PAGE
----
The IRS further established its position in Notice 2020-32[5] with Rev. Rul. 2020-27[6] in which it held that a taxpayer may not deduct expenses paid or incurred related to a PPP loan if, at the end of such taxable year, the taxpayer reasonably expects to receive forgiveness of the PPP loan.   In each of the situations discussed in Rev. Rul. 2020-27,[7] the taxpayer computed taxable income on the basis of the calendar year for federal income tax purposes and received a PPP loan from a private lender in 2020.  In the first situation, the taxpayer applied for forgiveness before the end of 2020.  In the second situation, the taxpayer expected to apply for forgiveness in 2021 but satisfied all of the requirements for forgiveness during 2020.  The IRS held the taxpayer has a reasonable expectation of reimbursement in the form of PPP loan forgiveness in both situations regardless of whether or not the PPP loan application has been submitted.  As such, deducting the expenses was considered inappropriate under I.R.C. Section 265.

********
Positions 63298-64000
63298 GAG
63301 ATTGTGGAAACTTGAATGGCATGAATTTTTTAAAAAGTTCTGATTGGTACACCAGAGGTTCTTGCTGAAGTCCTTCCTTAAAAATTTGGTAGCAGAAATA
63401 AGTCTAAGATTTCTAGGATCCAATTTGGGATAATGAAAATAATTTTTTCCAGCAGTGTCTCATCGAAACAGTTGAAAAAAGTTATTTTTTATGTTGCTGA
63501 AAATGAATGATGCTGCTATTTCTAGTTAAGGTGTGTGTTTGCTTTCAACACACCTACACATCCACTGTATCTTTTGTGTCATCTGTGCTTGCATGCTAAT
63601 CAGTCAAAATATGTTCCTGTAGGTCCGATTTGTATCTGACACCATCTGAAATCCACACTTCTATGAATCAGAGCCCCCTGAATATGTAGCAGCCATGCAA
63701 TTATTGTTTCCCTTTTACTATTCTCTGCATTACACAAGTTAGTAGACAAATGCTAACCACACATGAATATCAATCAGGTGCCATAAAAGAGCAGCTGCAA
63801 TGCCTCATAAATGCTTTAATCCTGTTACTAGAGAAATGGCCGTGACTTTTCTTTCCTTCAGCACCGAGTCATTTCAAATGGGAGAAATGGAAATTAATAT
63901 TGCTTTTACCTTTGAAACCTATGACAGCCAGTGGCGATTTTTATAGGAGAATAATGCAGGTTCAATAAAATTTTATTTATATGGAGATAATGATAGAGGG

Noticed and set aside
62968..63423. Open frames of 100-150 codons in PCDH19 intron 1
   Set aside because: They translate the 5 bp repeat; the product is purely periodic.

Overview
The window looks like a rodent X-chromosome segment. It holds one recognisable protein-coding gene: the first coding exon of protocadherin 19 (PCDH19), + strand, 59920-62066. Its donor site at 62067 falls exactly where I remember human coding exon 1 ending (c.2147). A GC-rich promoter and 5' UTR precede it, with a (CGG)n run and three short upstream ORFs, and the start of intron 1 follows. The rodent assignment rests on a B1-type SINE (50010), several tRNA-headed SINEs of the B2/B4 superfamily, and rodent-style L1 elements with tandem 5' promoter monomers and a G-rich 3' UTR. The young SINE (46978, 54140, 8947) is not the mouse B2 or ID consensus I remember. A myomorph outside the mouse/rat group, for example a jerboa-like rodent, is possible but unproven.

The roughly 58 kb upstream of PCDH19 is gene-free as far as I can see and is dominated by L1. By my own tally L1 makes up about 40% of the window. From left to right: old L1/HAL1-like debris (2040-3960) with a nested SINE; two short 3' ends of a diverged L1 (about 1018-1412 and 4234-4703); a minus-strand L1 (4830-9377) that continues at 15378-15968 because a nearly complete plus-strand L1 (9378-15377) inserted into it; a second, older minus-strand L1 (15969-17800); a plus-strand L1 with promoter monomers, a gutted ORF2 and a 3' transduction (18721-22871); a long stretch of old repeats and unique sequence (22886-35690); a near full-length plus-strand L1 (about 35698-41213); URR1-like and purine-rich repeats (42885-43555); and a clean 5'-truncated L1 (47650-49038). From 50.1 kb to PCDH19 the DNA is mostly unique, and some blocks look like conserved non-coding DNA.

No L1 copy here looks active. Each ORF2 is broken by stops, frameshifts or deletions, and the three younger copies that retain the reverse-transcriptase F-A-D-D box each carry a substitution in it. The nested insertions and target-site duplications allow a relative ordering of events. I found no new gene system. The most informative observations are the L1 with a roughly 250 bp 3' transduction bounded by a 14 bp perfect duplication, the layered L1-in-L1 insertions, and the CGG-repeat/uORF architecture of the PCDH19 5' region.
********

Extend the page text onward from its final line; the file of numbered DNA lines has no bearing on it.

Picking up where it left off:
On Sunday, December 27, 2020, the CAA 2021 was signed into law and changed the IRS’s position regarding whether PPP loan related expenses were deductible.  The COVID-related Tax Relief Act of 2020 (“COVIDTRA”) and the Taxpayer Certainty and Disaster Tax Relief Act of 2020 (“TCDTR”), are both included in the CAA.  The CAA 2021 modifies the CARES Act and overrides the IRS and Treasury Department determination by providing that businesses are able to deduct expenses funded with PPP loan proceeds. COVIDTRA clarifies taxpayers whose PPP loans are forgiven are allowed deductions for otherwise deductible expenses paid with the proceeds of a PPP loan, and that the tax basis and other attributes of the borrower’s assets will not be reduced as a result of the loan forgiveness.  Specifically, COVIDTRA provides that “no deduction shall be denied, no tax attribute shall be reduced, and no basis increase shall be denied” due to a PPP loan being excluded from the taxpayer’s gross income.   COVIDTRA further provides that if the taxpayer receiving PPP loan forgiveness is a partnership or a S corporation, then the amount of the PPP loan excluded from income due to forgiveness shall be treated as tax exempt income for purposes of I.R.C. Sections 705 and 1366.  Additionally, any increase in the adjusted basis of a partner’s interest in a partnership under I.R.C. Section 705 shall equal the partner’s distributable share of expense deductions resulting from the PPP loan forgiveness.